Canada urges Myanmar leader to end Rohingya violence
Canadian Prime Minister Justin Trudeau spoke with Myanmar's de facto leader Wednesday and "conveyed his deep concerns" over the persecution of Rohingya Muslims, the prime minister's office reported.
His telephone call to State Counsellor Aung San Suu Kyi comes after online petitions signed by 10,000 Canadians, collected in just five days, urged Trudeau to act and to revoke Suu Kyi's honorary Canadian citizenship. Canada bestowed the honor in 2007 for her struggle to bring freedom and democracy to Myanmar.
"What is happening under Aung San Suu Kyi's watch in Myanmar right now is about as far as you could get from [these] ideas," the petition reads.
The government statement released after the call did not address the citizenship issue.
However, Trudeau said on Twitter that: "Today I spoke with Aung San Suu Kyi to convey Canada's deep concerns for Rohingya Muslims in Myanmar."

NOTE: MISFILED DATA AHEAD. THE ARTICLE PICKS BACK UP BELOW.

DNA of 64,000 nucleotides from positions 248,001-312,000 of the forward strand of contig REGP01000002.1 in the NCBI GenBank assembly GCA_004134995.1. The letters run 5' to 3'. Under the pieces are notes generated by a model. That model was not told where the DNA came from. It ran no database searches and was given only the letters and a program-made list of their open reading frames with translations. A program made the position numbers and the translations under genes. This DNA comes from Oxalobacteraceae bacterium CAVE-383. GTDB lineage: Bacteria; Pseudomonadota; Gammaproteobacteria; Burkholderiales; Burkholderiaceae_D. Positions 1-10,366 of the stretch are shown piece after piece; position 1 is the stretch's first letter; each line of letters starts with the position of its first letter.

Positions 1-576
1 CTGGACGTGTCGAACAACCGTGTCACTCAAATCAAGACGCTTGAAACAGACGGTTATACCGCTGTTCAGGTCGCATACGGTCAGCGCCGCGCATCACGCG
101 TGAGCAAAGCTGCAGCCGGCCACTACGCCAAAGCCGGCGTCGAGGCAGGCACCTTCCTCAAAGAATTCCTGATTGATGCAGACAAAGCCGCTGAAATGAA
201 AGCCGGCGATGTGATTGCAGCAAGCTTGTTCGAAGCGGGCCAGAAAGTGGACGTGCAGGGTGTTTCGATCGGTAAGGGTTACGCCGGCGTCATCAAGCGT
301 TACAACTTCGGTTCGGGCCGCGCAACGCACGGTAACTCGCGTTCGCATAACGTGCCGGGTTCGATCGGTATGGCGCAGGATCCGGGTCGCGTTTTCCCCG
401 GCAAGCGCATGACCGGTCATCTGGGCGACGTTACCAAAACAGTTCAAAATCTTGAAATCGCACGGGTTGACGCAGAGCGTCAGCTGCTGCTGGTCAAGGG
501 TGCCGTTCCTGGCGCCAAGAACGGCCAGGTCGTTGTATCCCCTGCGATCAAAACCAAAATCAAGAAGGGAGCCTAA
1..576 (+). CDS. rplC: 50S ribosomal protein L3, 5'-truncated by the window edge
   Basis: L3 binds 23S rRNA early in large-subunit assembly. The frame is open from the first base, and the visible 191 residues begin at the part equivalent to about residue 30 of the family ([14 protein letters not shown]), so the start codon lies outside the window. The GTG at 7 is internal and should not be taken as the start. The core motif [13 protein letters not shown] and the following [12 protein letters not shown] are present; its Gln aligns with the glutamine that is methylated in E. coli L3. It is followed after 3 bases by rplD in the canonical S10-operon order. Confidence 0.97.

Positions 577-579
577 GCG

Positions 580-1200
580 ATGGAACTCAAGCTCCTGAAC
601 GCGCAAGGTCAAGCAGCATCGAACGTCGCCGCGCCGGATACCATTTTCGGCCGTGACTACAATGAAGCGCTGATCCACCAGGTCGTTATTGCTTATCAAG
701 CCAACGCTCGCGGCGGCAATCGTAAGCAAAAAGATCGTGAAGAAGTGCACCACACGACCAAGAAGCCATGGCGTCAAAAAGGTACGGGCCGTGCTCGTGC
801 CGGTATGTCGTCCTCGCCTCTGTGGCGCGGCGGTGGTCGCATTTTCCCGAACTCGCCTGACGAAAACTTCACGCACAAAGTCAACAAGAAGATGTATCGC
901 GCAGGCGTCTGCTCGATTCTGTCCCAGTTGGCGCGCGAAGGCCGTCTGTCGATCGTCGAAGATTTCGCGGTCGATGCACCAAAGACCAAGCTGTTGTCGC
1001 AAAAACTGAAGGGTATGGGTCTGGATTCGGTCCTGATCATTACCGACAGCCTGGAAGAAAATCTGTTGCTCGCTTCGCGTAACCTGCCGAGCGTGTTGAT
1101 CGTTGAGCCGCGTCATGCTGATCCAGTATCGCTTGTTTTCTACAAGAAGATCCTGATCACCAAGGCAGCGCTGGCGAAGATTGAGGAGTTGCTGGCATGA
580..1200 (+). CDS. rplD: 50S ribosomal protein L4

About 370,000 Rohingya Muslims have fled Myanmar for Bangladesh, saying government troops and Buddhist mobs are killing them. Myanmar is predominately Buddhist.
In a written statement, Trudeau said he discussed with Suu Kyi "the need to defend and protect the rights of all minorities".
He went on to tell the state counsellor that there was "the urgent need for Myanmar's military and civilian leaders to take a strong stand in ending violence, promoting the protection of civilians and promoting unimpeded access for the UN and international humanitarian actors".
Trudeau pledged Canada's support to "help build a peaceful and stable society in Myanmar".
There was no mention in the statement of Suu Kyi's reaction to Trudeau's call for ending the violence against the Rohingya, except to say that "the state counsellor expressed appreciation for Canada's contribution to humanitarian efforts".